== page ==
Shirin MalekAhmadi is an advocate for newcomers
By Dorothy Grant 5 April 2017 Share this story
Shirin MalekAhmadi remembers her life before she moved to Nova Scotia.
She was was born in Iran, graduated from university there, and for enjoyed life in her country. The Iranian Revolution in 1979 and the Iran-Iraq War in 1980 had devastating effects.
“We lost our home and we endured terrible hardships,” she says.
After a few years, her husband, through an international company he was working for, was assigned to Dubai, then Hong Kong, and finally, Canada.
In 1999, her husband’s company sent him to Nova Scotia to join one of its foreign locations.
She started volunteering for the Metropolitan Immigrant Settlement Association (MISA), now known as Immigrant Services Association of Nova Scotia (ISANS). She obtained a human-resources diploma to update her education and working background. Then she started to work in human resources, before deciding she wasn’t ready for the full-time work
Next step, she joined Halifax Public Libraries as ESL (English as a second language) coordinator and started that program at Alderney Gate Library from scratch.
She now lives in Bedford and sees how immigration affects a community. “I now live on a street where people from many countries including India, Korea, China, and the Middle East also live and where race and religion play no role in our community,” she says. “Now can enjoy living in a most peaceful setting.”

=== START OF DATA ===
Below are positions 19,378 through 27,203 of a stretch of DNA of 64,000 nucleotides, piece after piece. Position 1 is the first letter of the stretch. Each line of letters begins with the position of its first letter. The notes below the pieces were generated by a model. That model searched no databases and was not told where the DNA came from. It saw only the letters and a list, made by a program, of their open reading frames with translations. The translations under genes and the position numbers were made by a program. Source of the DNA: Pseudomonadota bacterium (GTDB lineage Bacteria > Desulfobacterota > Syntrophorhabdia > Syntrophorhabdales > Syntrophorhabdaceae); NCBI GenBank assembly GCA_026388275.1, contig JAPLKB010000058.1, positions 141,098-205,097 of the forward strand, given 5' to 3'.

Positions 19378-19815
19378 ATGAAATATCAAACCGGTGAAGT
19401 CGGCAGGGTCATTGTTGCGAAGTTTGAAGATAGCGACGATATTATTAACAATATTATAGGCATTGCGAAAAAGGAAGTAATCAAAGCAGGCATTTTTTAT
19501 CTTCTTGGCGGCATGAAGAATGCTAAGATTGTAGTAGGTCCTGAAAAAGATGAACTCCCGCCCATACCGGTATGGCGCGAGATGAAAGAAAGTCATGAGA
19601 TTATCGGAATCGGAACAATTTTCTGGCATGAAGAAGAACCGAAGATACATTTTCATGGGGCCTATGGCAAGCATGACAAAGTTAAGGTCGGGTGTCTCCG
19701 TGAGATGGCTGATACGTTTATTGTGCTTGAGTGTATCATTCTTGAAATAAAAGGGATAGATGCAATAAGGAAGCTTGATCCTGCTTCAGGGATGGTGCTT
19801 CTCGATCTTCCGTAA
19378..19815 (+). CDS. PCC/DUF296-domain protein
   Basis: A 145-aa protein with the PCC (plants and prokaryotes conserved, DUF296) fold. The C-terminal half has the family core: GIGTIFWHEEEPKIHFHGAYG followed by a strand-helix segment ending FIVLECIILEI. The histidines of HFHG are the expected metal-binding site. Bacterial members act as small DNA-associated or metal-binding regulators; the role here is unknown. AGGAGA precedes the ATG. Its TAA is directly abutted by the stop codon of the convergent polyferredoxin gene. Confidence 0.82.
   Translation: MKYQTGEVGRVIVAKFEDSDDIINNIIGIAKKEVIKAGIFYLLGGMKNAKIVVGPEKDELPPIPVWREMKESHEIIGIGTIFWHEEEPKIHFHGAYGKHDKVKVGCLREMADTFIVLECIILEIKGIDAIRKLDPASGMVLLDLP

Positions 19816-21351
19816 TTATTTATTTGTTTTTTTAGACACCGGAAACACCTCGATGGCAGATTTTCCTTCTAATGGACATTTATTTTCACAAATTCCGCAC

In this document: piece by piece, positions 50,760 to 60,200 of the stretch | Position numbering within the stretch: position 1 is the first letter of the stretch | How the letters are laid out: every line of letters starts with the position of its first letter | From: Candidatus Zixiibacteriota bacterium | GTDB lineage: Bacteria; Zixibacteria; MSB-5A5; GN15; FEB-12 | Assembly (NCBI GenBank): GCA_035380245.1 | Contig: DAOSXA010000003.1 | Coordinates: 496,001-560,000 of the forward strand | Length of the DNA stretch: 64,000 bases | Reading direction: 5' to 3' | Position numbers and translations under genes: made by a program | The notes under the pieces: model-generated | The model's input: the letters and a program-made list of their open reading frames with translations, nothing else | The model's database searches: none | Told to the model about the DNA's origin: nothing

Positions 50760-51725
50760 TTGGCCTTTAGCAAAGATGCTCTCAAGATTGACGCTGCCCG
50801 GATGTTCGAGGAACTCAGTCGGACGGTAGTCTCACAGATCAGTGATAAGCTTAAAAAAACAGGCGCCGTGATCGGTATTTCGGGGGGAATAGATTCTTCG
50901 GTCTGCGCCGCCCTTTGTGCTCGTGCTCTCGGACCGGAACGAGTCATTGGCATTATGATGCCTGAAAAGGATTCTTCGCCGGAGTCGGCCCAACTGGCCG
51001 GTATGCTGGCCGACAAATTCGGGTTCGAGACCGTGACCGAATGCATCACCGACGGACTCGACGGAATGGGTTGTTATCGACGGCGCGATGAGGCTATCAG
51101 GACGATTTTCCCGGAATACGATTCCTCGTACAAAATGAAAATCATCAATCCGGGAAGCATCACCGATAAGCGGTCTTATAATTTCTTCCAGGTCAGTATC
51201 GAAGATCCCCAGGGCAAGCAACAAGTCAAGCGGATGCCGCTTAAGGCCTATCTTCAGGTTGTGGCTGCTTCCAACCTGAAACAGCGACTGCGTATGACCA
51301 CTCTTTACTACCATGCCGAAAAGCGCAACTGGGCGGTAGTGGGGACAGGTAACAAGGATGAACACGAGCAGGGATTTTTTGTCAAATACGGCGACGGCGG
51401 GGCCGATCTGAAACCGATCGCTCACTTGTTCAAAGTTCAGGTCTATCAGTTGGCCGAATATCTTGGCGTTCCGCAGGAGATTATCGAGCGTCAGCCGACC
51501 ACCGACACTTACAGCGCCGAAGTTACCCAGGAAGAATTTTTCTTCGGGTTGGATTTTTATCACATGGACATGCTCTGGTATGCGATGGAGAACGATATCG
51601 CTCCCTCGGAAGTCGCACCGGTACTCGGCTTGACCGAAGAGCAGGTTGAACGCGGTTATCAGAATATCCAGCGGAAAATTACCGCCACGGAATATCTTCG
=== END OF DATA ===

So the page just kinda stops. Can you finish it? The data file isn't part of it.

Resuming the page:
For the last 11 years, she has been deeply involved in orchestrating the English language courses at the different branches of the Halifax Pubic library including four years at the Bedford branch library.
Two day a week, with the support of 40 volunteers, she effectively coordinates three sessions. Often the sessions are handled one on one. They are valuable resources for people who want to improve their language skills and learn about Canadian culture and customs to make their integration easier.
Her work gets noticed.
“She’s a wonderful advocate for immigrants in our community and is just a very caring and amazing person,” says Hannah Colville, manager of the Bedford branch of the Halifax Public Libraries. “She has a big heart.”
At ISANS, she served as an interpreter and devoted a lot of her time supporting immigrants who required a wide variety of often complex interventions.
She speaks of the personal rewards she has gained from her volunteer work at ISANS. “One young woman from Afghanistan who I helped, earned her GED and then went to community college where she has become a licensed practical nurse,” MalekAhmadi says.
But Shirin’s dedication goes beyond those roles.
She actively supports a food bank in Halifax, Metro Turning Point on Barrington Street, and Phoenix House, a non-profit in Halifax dedicated to helping at-risk and homeless youth
She laughs when she says her car often contains donations for these charitable organizations” My husband calls me a peddler because I do my best to always have things in it I know will be needed at one of these places,” she says.
She’s Muslim, but lives a secular lifestyle. She doesn’t wear a hijab but wants Canadians to respect people from a culture that has religious aspects some may be uncomfortable with. “Wearing a hijab is a choice and nobody has the right to ban it or humiliate the women who wear it, “ she says.
She says she encourages the immigrants she meets to integrate into their new communities, and says she will continue to do her work to help everyone settle in. “I believe it is essential that they do not allow themselves to become isolated from the general population,” she says.
This story was originally published in Halifax Magazine.
Dorothy Grant chose nursing as her first career, journalism as her second, and working with the Medical Society of Nova Scotia as her third. She has an irrepressible passion for writing and her articles appear in many publications.
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